Net increase (decrease) in cash and cash equivalents

 

19,713 

 

 

(8,851)

Cash and cash equivalents at beginning of period

 

16,765 

 

 

33,629 

Cash and cash equivalents at end of period

$

36,478 

 

$

24,778 



 

 

 

 

 

Supplemental disclosure of non-cash investing and financing activities

 

 

 

 

 

Changes in deposits for property and equipment paid in prior period

$

9,694 

 

$

 —

Property and equipment paid by landlord

$

12,600 

 

$

 —

Changes in unpaid Property and equipment

$

3,323 

 

$

37 

Property and equipment returned to landlord

$

1,854 

 

$

 —

Inventory transferred to property and equipment

$

608 

 

$

1,245 



See accompanying notes to the condensed consolidated financial statements.

 

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PACIFIC BIOSCIENCES OF CALIFORNIA, INC.

Notes to Condensed Consolidated Financial Statements

(Unaudited)

NOTE 1. OVERVIEW

We design, develop and manufacture sequencing systems to help scientists resolve genetically complex problems. Based on our novel Single Molecule, Real-Time (SMRT ® ) Sequencing technology, our products enable: de novo genome assembly to finish genomes in order to more fully identify, annotate and decipher genomic structures; full-length transcript analysis to improve annotations in reference genomes, characterize alternatively spliced isoforms and find novel genes; targeted sequencing to more comprehensively characterize genetic variations; and DNA base modification identification to help characterize epigenetic regulation and DNA damage. Our technology combines very high consensus accuracy and long read lengths with the ability to detect real-time kinetic information.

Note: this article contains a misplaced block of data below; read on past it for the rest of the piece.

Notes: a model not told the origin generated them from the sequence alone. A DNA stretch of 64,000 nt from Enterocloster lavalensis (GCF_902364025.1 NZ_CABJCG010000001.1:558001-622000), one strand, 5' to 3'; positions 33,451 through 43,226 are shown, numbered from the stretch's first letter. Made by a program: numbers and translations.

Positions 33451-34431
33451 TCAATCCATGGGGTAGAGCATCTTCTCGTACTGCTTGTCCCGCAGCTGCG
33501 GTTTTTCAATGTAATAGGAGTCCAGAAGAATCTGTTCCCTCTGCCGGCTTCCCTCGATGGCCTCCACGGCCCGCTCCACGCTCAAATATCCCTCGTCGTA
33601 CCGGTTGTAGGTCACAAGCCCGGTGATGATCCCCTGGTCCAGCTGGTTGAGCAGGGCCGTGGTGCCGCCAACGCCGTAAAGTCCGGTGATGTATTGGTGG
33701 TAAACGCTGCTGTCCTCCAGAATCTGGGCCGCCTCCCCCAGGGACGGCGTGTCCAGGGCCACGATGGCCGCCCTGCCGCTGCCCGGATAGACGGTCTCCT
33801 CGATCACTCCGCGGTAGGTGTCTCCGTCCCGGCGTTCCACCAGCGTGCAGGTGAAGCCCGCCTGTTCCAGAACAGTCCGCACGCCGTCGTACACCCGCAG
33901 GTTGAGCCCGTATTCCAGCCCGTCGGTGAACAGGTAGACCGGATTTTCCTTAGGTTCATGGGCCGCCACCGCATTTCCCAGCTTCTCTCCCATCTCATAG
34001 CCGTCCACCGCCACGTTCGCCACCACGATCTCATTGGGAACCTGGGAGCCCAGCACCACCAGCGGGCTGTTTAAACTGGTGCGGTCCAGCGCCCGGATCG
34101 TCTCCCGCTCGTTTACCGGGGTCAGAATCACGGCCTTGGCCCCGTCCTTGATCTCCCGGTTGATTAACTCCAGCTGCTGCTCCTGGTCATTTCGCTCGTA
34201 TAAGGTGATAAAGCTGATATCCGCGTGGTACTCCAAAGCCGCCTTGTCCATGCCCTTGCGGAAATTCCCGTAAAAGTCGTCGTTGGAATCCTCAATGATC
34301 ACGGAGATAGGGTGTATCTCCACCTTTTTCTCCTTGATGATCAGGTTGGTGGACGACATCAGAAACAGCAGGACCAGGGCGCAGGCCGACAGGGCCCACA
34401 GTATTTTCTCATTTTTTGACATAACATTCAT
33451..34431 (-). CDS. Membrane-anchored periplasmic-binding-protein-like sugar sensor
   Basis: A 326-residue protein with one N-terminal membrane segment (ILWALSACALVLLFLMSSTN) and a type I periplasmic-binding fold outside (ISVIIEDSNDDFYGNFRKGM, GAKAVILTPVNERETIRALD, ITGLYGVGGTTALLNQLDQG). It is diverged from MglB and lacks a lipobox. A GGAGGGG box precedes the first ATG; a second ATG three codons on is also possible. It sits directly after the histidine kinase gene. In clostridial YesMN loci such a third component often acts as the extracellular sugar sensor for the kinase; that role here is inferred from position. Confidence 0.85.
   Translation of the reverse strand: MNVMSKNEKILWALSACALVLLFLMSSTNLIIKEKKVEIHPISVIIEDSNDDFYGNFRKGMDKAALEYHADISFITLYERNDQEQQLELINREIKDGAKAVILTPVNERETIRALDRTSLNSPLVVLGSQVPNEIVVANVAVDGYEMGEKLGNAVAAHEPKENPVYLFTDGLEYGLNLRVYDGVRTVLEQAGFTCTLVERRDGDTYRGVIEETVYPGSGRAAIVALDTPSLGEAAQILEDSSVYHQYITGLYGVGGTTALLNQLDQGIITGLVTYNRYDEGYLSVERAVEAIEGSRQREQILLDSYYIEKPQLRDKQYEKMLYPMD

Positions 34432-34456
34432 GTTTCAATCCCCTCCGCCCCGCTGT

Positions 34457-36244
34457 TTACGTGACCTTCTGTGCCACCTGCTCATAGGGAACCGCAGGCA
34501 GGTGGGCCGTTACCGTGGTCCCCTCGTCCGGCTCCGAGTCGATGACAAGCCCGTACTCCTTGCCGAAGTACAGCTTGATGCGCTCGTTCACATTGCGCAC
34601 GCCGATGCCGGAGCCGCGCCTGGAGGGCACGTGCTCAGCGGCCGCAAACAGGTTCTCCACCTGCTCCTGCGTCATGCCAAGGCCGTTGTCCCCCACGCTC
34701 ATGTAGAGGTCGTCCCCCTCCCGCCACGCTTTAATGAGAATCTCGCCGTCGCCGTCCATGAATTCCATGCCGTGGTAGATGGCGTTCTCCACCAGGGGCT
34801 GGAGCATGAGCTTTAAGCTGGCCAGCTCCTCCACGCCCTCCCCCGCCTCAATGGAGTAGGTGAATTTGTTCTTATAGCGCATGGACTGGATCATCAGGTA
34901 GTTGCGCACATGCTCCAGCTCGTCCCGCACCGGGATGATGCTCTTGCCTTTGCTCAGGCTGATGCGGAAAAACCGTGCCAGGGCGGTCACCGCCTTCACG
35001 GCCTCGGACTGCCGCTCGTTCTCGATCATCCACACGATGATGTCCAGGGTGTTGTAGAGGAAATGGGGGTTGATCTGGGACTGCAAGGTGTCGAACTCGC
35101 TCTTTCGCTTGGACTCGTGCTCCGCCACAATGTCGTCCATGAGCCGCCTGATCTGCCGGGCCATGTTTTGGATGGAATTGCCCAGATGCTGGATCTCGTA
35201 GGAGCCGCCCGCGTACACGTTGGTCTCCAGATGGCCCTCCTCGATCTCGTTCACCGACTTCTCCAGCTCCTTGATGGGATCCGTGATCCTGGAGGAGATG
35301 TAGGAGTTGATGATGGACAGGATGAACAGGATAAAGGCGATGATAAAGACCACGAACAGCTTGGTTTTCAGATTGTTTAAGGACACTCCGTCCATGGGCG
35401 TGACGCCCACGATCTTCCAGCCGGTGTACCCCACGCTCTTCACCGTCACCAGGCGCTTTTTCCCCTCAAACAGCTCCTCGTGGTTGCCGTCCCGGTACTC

In September 2015, we announced that we had launched a new nucleic acid sequencing platform, the PacBio Sequel ® ™ System (the “Sequel System”), which will provide higher throughput, more scalability, a reduced footprint and lower sequencing project costs compared to the PacBio ® RS II System, while maintaining the existing benefits of our SMRT Technology.

The names “Pacific Biosciences,” “PacBio,” “SMRT,” “SMRTbell,” “Sequel” and our logo are our trademarks.



NOTE 2. SUMMARY OF SIGNIFICANT ACCOUNTING POLICIES

Basis of Presentation and Consolidation

Our consolidated financial statements have been prepared in conformity with accounting principles generally accepted in the United States, or U.S. GAAP, as set forth in the Financial Accounting Standards Board, or FASB, Accounting Standards Codification, or ASC. The consolidated financial statements include the accounts of Pacific Biosciences and our wholly owned subsidiaries. All intercompany transactions and balances have been eliminated. Translation adjustments resulting from translating foreign subsidiaries’ results of operations and assets and liabilities into U.S. dollars are immaterial for all periods presented.